When they turn over a rock and little fish and crabs scurry for hiding places they become completely involved with the real life scenes at their feet. They discover little hermit crabs making homes in empty snail shells and beautifully coloured oyster drill snails.

Each rock is a separate community of life. They are taught that the rock should be returned to its original position to protect its inhabitants. Our  great grandchildren range in age from one year to 11 years. The three year-old marvelled at the sights, while the older children added the challenge of collecting empty shells in their pails. Careful selection of oyster shells produced some special shell dishes that would be very popular as little dishes for trinkets, candy etc. – when they returned home to Alberta.

Three-year-old Linden Tait from Quesnel was particularly intrigued by all the sea life around him in the little pools of water as he waded through them in his little boots. His great grampa saw in his special interest the makings of a future angler and outdoor person.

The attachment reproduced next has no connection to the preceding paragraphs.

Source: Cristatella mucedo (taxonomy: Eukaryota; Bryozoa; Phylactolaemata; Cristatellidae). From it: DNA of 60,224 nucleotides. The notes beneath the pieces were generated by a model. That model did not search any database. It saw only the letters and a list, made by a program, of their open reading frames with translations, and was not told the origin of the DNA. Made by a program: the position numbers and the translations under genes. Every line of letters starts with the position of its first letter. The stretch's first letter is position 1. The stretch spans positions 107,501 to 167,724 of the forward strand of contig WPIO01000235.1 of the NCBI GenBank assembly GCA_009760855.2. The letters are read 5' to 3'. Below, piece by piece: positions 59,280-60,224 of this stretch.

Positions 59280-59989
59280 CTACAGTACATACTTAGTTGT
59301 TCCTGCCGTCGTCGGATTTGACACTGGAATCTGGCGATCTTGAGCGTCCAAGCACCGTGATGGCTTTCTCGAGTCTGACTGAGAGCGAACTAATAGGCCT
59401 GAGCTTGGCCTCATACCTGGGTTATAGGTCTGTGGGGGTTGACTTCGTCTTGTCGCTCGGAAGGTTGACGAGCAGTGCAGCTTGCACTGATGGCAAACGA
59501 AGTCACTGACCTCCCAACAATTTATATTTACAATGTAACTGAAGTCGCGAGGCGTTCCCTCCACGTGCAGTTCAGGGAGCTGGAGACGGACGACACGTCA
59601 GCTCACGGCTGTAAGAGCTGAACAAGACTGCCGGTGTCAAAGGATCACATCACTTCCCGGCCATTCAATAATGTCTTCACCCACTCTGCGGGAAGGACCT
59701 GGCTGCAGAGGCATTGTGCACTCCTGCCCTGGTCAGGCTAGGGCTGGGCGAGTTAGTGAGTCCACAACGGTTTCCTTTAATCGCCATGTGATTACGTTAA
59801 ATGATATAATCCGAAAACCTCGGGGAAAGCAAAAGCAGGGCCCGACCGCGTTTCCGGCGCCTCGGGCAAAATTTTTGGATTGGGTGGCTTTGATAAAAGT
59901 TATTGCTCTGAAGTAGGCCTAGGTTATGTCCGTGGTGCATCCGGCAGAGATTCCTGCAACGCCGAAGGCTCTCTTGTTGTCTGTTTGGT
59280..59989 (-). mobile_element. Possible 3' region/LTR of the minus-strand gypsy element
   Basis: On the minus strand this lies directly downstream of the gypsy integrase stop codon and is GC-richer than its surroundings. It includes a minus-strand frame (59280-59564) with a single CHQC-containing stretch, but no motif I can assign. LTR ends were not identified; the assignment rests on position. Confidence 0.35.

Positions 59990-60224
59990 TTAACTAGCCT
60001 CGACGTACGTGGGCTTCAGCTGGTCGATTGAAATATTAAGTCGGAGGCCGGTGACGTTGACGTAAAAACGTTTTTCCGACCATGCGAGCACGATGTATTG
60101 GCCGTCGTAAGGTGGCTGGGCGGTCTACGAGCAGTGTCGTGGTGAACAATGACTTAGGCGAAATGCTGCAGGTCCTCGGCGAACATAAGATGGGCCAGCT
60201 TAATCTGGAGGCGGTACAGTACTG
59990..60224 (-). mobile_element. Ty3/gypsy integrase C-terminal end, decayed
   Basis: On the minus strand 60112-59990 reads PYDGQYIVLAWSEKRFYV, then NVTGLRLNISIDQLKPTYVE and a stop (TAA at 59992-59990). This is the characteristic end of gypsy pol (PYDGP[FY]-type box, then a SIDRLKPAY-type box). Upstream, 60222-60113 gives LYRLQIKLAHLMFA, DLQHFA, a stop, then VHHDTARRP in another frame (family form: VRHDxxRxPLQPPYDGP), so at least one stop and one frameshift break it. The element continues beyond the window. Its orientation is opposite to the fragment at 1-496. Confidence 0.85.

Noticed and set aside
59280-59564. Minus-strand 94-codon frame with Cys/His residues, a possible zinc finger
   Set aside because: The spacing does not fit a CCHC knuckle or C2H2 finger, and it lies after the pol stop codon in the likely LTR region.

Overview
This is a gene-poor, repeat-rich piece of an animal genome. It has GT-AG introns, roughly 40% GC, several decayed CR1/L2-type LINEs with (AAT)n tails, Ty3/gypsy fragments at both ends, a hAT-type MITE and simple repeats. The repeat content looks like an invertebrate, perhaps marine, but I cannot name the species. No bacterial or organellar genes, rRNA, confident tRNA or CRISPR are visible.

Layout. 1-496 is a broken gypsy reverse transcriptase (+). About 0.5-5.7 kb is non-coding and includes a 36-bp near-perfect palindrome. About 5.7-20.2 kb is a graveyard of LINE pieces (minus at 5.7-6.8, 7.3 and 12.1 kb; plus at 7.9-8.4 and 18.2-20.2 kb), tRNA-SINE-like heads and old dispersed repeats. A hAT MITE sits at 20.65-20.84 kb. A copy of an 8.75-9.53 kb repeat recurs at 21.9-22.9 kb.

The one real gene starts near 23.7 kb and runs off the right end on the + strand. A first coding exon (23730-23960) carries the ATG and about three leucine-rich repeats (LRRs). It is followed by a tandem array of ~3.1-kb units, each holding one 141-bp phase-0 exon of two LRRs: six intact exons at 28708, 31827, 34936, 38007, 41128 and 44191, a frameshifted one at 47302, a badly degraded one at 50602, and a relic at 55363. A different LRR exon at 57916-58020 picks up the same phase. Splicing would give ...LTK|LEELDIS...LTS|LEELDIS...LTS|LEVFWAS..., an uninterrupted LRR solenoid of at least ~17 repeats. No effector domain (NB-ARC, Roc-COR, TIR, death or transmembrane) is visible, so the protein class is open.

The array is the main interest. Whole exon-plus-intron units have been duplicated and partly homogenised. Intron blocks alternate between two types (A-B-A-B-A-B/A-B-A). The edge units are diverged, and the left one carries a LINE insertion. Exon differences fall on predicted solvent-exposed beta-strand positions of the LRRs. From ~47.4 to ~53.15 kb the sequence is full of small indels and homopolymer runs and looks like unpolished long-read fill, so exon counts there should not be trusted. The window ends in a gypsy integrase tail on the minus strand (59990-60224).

You may note that the children on these seaside excursions were in places that were rich in life – such as tidal pools and rocky beaches. Their grandpa’s bias is to get children and others interested in the natural world around them. Building sand castles and so forth on a sandy beach in also a great way to get children interested in the outdoors.

Our islands are surrounded by thousands of kilometres of various types of marine shorelines that  are a rich resource for family adventures. Area 14 has about 114 access points from Oyster River to Deep Bay. We truly live in a magic place to learn about nature.

Ralph Shaw is a master fly fisherman who was awarded the Order of Canada in 1984 for his conservation efforts. In 20 years of writing a column in the Comox Valley Record it has won several awards.

 

Get local stories you won't find anywhere else right to your inbox.
Sign up here

Just Posted

Comox Museum exhibits available for online viewing